PRESS RELEASE
issued jointly from the
Nebraska Department of Health and Human Services – Division of Public Health
Nebraska Department of Environment and Energy
Nebraska Game and Parks Commission

Contact
Brian McManus, Department of Environment and Energy, (402) 471-4223
Leah Bucco-White, DHHS (402) 471-9356
Jerry Kane, Game and Parks Commission, (402) 471-5008
For Immediate Release
June 19, 2020
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Health Alert Issued for Wagon Train Lake

The state has issued a health alert for Harmful Algal Blooms (HAB), also known as toxic blue-green algae, at Wagon Train Lake in Lancaster County. This is the first alert of the 2020 recreational season.

Samples taken earlier this week at Wagon Train Lake were above the health alert threshold of 8 parts per billion (ppb) of total microcystin, which is a toxin released by certain strains of blue-green algae. This is a lower threshold than previous years, based on recommendations issued in 2019 by the U.S. Environmental Protection Agency (EPA). Previously, the state had set a limit of 20 ppb, but adopted the new limits after concluding that the new EPA threshold is based on the best scientific evidence available, and is protective of public health.

When a health alert is issued, signs are posted to advise the public to use caution, and designated swimming beaches are closed during the alert. Recreational boating and fishing are permitted, but the public should avoid full-body contact activities that could lead to swallowing the water, such as swimming, wading, skiing and jet skiing. Do not let pets get in the water or drink from the lake. People can still use the public areas for camping, picnics and other outdoor activities.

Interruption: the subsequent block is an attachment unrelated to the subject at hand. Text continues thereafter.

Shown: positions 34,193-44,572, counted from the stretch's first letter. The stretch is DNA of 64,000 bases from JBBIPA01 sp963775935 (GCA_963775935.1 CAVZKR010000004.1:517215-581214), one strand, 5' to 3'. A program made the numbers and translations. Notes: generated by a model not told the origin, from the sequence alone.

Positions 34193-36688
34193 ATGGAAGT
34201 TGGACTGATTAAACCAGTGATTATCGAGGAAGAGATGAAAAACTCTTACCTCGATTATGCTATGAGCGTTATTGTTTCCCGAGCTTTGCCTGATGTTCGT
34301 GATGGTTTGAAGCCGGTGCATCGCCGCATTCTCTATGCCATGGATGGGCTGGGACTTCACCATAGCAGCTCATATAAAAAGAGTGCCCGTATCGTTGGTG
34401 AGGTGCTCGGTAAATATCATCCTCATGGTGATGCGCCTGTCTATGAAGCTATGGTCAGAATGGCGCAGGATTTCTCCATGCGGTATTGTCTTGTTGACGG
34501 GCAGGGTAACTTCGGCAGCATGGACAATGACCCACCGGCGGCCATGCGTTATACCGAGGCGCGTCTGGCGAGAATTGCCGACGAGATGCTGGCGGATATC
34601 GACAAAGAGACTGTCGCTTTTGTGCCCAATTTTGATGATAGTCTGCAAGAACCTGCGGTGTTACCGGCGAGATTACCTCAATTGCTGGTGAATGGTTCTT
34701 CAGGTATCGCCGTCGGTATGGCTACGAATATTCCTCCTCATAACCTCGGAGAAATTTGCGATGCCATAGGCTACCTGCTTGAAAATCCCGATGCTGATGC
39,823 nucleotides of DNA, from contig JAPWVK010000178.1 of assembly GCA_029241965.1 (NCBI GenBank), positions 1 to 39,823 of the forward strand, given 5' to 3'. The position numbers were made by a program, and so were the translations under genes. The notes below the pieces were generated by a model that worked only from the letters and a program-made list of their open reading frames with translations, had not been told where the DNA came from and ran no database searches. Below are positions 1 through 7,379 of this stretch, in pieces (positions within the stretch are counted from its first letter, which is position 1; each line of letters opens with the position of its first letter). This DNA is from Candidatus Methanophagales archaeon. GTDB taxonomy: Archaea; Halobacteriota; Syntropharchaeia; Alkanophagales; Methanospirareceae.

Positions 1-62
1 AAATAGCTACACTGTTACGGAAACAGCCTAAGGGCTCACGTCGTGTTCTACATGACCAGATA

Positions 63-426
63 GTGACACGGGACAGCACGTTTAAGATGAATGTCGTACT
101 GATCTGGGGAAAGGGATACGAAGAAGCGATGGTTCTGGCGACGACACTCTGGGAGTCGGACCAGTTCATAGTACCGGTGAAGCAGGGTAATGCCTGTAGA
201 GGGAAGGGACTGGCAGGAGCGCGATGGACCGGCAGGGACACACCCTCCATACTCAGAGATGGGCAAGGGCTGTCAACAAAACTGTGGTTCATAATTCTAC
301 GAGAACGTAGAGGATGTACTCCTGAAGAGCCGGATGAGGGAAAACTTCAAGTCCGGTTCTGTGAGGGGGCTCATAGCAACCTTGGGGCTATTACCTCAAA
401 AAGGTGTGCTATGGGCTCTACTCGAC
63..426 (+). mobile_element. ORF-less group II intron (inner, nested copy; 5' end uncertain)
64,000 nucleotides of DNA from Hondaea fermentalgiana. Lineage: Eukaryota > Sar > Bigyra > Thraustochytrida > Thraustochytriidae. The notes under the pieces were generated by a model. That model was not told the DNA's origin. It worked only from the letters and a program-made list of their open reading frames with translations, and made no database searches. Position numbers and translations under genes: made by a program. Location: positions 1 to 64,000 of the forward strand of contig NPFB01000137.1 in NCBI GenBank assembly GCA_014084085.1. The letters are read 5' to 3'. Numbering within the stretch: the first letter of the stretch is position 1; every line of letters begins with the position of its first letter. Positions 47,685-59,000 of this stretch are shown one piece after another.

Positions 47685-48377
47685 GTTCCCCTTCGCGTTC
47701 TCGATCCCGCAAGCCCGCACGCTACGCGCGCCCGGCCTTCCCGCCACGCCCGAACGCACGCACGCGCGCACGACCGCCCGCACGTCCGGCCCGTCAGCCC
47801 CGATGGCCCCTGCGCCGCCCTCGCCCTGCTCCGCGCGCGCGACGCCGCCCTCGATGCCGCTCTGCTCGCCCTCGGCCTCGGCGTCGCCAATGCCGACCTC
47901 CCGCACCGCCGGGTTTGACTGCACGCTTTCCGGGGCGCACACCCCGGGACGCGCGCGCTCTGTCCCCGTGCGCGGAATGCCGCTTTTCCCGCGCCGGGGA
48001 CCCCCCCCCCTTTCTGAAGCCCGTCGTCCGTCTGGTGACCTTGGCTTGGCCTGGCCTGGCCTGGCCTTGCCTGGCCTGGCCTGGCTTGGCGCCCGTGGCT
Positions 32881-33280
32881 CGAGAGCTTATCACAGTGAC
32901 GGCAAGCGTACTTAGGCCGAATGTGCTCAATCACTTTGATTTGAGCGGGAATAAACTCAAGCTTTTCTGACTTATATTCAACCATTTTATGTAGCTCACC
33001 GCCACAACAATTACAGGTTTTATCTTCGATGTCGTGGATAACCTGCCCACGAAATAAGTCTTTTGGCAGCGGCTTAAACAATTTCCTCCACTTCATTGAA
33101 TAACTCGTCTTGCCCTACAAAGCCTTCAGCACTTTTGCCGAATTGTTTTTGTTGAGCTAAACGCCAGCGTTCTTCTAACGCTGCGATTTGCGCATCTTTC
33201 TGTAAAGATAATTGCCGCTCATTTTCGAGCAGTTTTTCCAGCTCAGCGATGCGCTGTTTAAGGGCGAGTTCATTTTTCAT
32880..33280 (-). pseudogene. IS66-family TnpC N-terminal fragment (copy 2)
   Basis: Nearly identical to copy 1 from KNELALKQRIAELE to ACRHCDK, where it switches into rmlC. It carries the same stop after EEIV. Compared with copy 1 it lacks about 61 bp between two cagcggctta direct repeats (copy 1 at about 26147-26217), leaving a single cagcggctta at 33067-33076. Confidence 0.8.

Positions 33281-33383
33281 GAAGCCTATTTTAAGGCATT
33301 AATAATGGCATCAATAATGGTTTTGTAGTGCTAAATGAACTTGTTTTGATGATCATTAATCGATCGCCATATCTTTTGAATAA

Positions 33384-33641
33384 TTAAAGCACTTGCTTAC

Weekly sampling has been conducted at 51 public lakes since mid-May. The lakes will continue to be monitored weekly through the end of September. Sampling results for HAB and bacteria will be updated every Friday and posted on NDEE’s website, dee.ne.gov. The state’s monitoring is conducted at public lakes with swimming beaches and high public activity. HAB may also be present in other lakes in Nebraska that are not tested, so the public should use caution if they see signs of algal blooms.

For more information about HABs potential effects, what to look for, and steps to avoid exposure, please refer to the attached Fact Sheet. To view the weekly data for the lakes sampled and to sign up for the BeachWatch listserv, go to deq-iis.ne.gov/zs/bw/.